Q&A: Millennial standup comedian Maddy Smith on student debt

“I’ll show you mine if you show me yours”: Millennial standup comic Maddy Smith on student debt

When Maddy Smith takes the stage, she touches on a lot of what her generation likes to call relatable content. Sleeping on an air mattress when you move to New York. Dating app woes. Accidentally getting too tipsy at a work event.

Then, she asks the audience: “Does anyone else here have, like, no money? Because I have negative money.”

It’s an invitation to laugh about something that’s not particularly funny: student loan debt. But people laugh, and Smith wants them to. BethKobliner.com caught up with the 27-year-old comic during a break between her 9-to-5 office job and an evening set in Manhattan.

When did you start writing jokes about your financial life?

I’ve been doing comedy for three years, and a lot of my set was like dating sucks, f*$% men—the usual. Now I’m in a relationship and kind of in love, so my material has been transitioning from that formerly sad part of my life to a different and still-sad part.

Do you remember the first money joke you wrote?

Growing up, the only money my parents saved for me was a government bond for $50. And my mom used it as a bookmark. So the joke went: “I have friends whose families paid for their whole college education, and my parents gave me a $50 government bond. You know what that comes out to? $83. That’s a textbook.”

The second joke I wrote was how I went to a restaurant, and I paid, and when I saw the waitress coming back to the table my initial thought was, “Oh my god, I think my cash got declined.”

That’s funny, but it also shows how much money stress can affect your thinking. You talk a lot about student loans. Do you feel like you understood what you were getting into when you took them out?

Another joke from my set is: “My student debt is really embarrassing because I majored in economics. Somewhere, something went wrong.”

When I was in high school [outside of Buffalo, N.Y.] the goal was just to get into college. I lived in a really wealthy town, even though my parents were outliers, and it was pretty much like, “You’re going to college!” That was a given. No one talked about, like, “Oh, my parents are paying for it.” I had no idea parents just paid for it.

My mom was just like, “We’re taking out these loans, and I’m your cosigner. Here’s what it’s looking like.”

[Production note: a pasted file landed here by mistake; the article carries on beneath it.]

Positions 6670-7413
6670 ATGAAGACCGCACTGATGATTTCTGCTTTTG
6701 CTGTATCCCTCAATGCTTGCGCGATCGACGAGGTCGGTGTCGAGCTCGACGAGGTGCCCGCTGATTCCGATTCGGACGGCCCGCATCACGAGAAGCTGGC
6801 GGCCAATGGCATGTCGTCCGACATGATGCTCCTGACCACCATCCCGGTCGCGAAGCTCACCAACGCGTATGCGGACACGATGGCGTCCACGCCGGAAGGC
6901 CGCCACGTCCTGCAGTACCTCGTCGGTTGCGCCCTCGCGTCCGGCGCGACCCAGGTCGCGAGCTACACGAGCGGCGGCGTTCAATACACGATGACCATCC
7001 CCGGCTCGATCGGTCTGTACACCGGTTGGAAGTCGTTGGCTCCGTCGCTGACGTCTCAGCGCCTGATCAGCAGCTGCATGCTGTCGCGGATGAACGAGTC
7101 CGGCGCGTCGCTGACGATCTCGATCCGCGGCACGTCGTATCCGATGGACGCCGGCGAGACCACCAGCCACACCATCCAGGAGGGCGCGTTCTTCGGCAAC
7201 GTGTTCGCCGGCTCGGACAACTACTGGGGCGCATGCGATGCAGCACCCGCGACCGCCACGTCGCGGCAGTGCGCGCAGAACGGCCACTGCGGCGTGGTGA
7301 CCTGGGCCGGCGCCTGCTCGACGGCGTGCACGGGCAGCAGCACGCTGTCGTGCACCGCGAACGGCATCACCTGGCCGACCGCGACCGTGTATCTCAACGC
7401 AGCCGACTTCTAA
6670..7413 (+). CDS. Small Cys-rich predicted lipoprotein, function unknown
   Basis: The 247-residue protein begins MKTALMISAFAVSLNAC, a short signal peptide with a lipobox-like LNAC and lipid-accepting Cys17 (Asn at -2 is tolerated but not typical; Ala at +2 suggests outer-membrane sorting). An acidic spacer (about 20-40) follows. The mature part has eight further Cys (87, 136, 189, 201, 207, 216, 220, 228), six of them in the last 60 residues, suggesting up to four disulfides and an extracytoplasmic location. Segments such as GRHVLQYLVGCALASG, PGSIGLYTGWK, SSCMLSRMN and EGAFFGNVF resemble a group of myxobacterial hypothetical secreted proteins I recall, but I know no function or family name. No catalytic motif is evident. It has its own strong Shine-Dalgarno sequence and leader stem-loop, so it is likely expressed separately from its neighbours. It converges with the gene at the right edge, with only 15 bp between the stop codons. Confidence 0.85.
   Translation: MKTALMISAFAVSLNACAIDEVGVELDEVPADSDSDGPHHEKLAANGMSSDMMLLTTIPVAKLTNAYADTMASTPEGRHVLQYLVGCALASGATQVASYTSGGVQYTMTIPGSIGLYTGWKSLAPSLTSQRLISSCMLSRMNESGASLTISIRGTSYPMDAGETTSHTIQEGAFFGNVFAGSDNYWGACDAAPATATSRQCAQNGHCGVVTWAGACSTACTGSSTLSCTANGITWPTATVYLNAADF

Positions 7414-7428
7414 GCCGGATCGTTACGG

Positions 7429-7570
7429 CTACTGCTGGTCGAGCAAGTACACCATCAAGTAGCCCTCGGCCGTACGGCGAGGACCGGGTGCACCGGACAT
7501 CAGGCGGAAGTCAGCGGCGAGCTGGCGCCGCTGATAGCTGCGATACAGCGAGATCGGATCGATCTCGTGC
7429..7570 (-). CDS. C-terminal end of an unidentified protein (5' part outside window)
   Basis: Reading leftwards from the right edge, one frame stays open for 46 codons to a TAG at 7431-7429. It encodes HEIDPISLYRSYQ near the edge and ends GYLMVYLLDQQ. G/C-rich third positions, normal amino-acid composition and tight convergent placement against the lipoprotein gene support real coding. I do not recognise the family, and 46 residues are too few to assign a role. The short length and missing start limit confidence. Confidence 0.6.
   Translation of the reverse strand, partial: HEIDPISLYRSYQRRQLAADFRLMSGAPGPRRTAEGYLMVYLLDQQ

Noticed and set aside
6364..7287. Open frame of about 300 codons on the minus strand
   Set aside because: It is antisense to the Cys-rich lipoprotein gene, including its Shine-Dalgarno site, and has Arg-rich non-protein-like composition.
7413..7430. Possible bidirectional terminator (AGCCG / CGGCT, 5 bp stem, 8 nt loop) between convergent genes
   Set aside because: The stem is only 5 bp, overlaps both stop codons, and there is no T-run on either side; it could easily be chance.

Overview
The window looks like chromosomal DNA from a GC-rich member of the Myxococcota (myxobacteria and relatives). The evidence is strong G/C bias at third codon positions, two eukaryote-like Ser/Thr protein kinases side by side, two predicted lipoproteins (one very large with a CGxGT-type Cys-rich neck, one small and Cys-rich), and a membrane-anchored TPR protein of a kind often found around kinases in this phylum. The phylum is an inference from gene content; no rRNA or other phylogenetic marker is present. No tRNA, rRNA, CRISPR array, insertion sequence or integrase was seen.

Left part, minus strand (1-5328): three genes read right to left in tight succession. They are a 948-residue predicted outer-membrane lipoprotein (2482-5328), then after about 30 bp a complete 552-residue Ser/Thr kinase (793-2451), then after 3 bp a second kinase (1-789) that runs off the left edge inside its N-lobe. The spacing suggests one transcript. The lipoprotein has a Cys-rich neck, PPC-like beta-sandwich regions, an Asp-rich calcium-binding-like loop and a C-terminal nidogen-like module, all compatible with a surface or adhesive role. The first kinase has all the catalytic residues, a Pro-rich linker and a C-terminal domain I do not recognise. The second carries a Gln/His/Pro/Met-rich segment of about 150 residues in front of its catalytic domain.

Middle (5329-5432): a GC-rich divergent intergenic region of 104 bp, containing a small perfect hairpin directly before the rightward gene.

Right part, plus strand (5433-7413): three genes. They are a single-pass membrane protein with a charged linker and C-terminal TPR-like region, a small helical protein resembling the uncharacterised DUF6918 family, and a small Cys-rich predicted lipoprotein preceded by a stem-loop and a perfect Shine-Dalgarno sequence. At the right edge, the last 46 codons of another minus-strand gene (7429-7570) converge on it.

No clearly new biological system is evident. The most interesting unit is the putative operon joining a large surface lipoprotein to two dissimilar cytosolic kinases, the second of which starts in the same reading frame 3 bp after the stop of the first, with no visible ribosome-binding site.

When did you start to realize the extent of your debt?

When I graduated [from the State University of New York at Geneseo] I didn’t have any idea. Even if I had, $50,000 in debt just didn’t sound like as much as it is. You’re like, “Well, my mom makes $80,000 a year. So I’ll pay it off in a year!”

I moved to Brooklyn, and that was when I was like, “Oh, my gosh. Everything’s a lot of money.” Loans start kicking in. My rent was $900. That’s when I really started struggling with money, living paycheck to paycheck.

You work a day job. How do the economics of your comedy career work out?

There are comforts of having a 9-to-5. Insurance is a huge thing. I have standup friends who are uninsured, who have significant credit card debt.

Comics all sort of joke about, well, I get paid in drink tickets. But I don’t hear a lot of money talk in standup.

I know people in the circuit who sit at home all day and they just write. They get to do six sets that night and they’re done at 3 a.m., and they’re not tired. They’re getting their rent paid for. Anyone with no student loans, it’s just like, how does it feel to be free?

Does doing comedy about debt help with the stress of actually being in debt?

It does provide catharsis. I had a joke that was like, having a ton of debt means that you get insecure around children because they technically have more than you. People laughing feels really good.

But there’s a difference between, say, talking about a date or a bad breakup onstage. You get off stage, and the debt is still there, versus you get offstage and you’re just like, “I’m over that guy. That felt really good.”

Have people opened up about their financial lives since you started doing this?  

I had a tweet once that did pretty well. “‘I’ll show you mine if you show me yours’—Me talking about my debt.” No one talks about it, even though maybe we should.

Maddy Smith Tweet

I guess starting that conversation makes me feel a little less in the dark about how everyone’s doing financially. The more you talk about it, the more people are like, “I’m the same way.” I talk about my debt as if it’s a massive thing. I owe $40,000 now. It could be way worse. When you realize everyone has debt, you’re like, well, I’m not in a rush to pay it off. I’m just another gal out here.

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